The core of the festival, of course, is the plays that are selected. Anyone in the age group is welcome to submit, and as part of the selection process playwrights are assigned dramaturgical support to help refine and improve the scripts. In my case, I was introduced to one artist who has offered two strikingly different submissions to the festival.

I wasn’t particularly surprised to discover that sitting on the other side of the table from the playwright is quite rewarding. In some ways it’s no different from the critique and feedback that we playwrights routinely offer each other at workshops, roundtables and the like. But there’s an added dimension here – I feel as though I’m very much at the beginning of someone’s journey of artistic discovery and expression.

In particular, I’ve been impressed with the maturity my young colleague brings to the table. My friend has written to very different plays, each of which offers very specific challenges for production. In both instances, the playwright has proven to be perfectly receptive to my concerns and suggestions, accepting some, challenging others. I’ve been gratified to see how successive drafts have improved, and I’m proud to have been part of the process.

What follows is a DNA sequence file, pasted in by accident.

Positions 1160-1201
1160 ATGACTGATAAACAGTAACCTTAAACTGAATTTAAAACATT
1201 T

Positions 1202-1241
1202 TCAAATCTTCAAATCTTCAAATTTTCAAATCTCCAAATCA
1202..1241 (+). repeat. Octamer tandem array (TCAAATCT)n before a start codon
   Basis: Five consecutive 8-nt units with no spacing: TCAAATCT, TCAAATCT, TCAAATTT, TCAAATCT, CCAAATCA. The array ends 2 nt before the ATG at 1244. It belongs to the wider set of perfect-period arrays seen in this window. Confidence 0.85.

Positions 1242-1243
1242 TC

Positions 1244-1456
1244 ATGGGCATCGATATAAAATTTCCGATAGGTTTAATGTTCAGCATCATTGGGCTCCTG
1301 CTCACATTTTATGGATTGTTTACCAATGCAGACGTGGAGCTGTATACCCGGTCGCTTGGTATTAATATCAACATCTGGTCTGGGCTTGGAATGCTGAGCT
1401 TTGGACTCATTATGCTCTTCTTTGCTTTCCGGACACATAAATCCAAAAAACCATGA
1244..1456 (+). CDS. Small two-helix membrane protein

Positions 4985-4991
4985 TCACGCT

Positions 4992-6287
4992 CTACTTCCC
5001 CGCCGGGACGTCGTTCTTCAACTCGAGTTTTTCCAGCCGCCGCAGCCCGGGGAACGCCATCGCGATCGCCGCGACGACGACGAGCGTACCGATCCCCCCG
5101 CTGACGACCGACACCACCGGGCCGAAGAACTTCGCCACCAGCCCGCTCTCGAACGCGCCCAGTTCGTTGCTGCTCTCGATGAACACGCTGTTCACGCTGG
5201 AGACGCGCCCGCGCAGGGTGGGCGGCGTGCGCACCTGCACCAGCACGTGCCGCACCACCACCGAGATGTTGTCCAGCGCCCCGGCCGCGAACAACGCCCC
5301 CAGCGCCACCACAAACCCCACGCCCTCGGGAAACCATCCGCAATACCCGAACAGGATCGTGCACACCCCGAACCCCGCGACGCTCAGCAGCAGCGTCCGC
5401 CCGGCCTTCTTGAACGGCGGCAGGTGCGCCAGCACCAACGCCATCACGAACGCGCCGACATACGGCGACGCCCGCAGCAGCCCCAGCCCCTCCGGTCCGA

The festival will soon be announcing the six plays that will be presented in May. If the other playwrights involved are as dedicated as the one I’ve been working with, it’ll be tough to make the choices. I have no idea whether one of the two plays I’ve read will be selected, but in any case I’m looking forward to seeing what’s on offer at the festival – and as for “my” plays, well, if they aren’t picked I’m sure they’ll find their way to a production somewhere else in due course.

Thoughts about the Ottawa Theatre School